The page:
Going green is a lifestyle

Very little has been done by Scarborough residents about animal cruelty. On local issues like deer hunting in the Rouge Valley or bigger, wider issues beyond our borders like the seal hunt, no one takes a stand.

There are no prominent protests in Scarborough against animal cruelty. The only prominent animal activist from our community is Trey Smith of the Humane Society, known for his guest appearances on CityPulse24.

Some people will participate in Earth day events like local cleanups or tree-plantings. However, this does not make up for a year of polluting frivolously. The same people you find at a cleanup event are probably driving their cars the two blocks down the road to spend a few hours picking up garbage at a local park.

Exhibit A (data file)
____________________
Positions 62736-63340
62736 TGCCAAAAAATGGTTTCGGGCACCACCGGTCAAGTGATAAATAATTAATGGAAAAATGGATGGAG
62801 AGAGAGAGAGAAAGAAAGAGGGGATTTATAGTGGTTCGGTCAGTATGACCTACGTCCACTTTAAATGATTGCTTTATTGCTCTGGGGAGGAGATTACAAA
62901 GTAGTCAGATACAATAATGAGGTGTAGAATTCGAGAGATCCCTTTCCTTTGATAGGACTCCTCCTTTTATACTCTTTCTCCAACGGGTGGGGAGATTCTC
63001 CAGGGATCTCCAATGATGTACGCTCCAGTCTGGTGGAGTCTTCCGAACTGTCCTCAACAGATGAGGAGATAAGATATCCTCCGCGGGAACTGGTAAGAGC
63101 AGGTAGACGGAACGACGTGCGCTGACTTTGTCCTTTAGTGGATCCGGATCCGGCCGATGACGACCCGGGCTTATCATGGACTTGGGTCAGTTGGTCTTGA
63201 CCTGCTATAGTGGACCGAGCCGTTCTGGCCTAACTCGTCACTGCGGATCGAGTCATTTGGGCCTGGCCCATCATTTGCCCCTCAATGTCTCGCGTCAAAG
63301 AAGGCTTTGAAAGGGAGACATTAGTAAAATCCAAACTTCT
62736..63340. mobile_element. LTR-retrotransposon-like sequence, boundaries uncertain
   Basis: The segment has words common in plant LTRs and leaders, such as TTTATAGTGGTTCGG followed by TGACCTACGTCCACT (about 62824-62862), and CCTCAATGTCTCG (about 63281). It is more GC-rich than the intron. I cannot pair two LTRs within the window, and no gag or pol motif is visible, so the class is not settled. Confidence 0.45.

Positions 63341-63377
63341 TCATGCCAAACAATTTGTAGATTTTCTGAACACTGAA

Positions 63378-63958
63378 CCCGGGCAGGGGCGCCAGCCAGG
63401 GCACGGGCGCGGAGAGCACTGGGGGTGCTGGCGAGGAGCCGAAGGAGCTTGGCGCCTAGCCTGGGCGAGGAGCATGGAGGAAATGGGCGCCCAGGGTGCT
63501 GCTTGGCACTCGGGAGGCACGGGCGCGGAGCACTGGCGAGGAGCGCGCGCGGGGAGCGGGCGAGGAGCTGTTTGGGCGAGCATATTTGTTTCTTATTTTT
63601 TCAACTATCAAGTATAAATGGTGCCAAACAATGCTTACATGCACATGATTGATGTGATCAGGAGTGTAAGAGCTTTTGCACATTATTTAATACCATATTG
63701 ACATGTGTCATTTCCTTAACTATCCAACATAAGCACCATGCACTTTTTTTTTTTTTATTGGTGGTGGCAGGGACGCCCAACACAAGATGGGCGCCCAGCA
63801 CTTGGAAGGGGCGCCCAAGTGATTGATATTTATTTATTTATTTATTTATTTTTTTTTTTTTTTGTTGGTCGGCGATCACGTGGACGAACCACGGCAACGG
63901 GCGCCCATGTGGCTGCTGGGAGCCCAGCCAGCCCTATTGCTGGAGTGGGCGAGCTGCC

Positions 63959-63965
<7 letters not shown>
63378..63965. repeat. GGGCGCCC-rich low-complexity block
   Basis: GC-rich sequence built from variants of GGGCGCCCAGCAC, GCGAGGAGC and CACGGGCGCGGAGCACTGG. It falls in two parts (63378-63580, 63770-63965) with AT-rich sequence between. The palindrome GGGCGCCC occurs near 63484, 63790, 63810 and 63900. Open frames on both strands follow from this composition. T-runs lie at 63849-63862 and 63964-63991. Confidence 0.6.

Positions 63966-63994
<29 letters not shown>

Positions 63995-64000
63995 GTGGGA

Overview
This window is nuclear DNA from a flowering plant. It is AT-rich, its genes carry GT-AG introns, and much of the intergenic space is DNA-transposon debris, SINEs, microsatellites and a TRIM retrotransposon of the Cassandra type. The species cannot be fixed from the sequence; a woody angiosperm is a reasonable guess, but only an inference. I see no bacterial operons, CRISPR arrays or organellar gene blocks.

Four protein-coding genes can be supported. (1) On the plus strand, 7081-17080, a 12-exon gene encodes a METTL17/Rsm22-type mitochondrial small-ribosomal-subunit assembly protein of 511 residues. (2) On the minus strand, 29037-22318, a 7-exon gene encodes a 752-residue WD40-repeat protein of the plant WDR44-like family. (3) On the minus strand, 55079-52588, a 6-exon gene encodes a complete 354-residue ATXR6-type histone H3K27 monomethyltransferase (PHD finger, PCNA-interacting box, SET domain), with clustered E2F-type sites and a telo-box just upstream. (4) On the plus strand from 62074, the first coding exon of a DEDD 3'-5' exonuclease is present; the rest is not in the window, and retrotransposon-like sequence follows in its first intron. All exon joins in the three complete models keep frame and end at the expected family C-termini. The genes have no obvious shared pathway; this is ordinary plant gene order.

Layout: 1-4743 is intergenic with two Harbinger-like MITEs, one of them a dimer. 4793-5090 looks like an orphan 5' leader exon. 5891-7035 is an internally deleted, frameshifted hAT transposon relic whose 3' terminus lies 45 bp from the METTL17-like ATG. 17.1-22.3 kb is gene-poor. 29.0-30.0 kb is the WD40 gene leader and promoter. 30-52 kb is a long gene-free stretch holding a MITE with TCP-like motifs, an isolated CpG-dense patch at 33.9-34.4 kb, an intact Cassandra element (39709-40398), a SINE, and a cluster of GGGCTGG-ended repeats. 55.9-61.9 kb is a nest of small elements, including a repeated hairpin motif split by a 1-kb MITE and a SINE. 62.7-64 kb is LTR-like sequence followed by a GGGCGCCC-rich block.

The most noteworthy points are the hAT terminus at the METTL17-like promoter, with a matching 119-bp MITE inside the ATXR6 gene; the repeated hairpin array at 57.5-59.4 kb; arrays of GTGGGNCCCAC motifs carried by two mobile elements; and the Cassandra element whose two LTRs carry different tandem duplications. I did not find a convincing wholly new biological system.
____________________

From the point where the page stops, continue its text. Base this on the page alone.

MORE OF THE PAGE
Being environmentally conscious should not be just for a day. It is a lifestyle.

People need to realize the planet is not so forgiving. Earth day is good, but it seems comparable to a maffiosa going to church and asking God for forgiveness. One day of praying cannot atone for a lifetime of evils.

Some people, like David Suzuki, local University of Toronto professor, Nick Eyles, and Centennial College’s Michael Gauthier, practise what they preach. The two environmental science instructors have made careers out of being green. They teach the science behind accelerating climate change and try to reduce their own carbon foot print.

One day of being green will help but it is not the be all and end all. People could be greener on an everyday basis. They could walk to their local convenience store instead of driving there. They could quit smoking, use public transportation or ride a bike. For some people it may not be easy to do these things or maybe they just like driving their cars for whatever reason.

Others may feel that it is too time consuming to live a green lifestyle. They are wrong.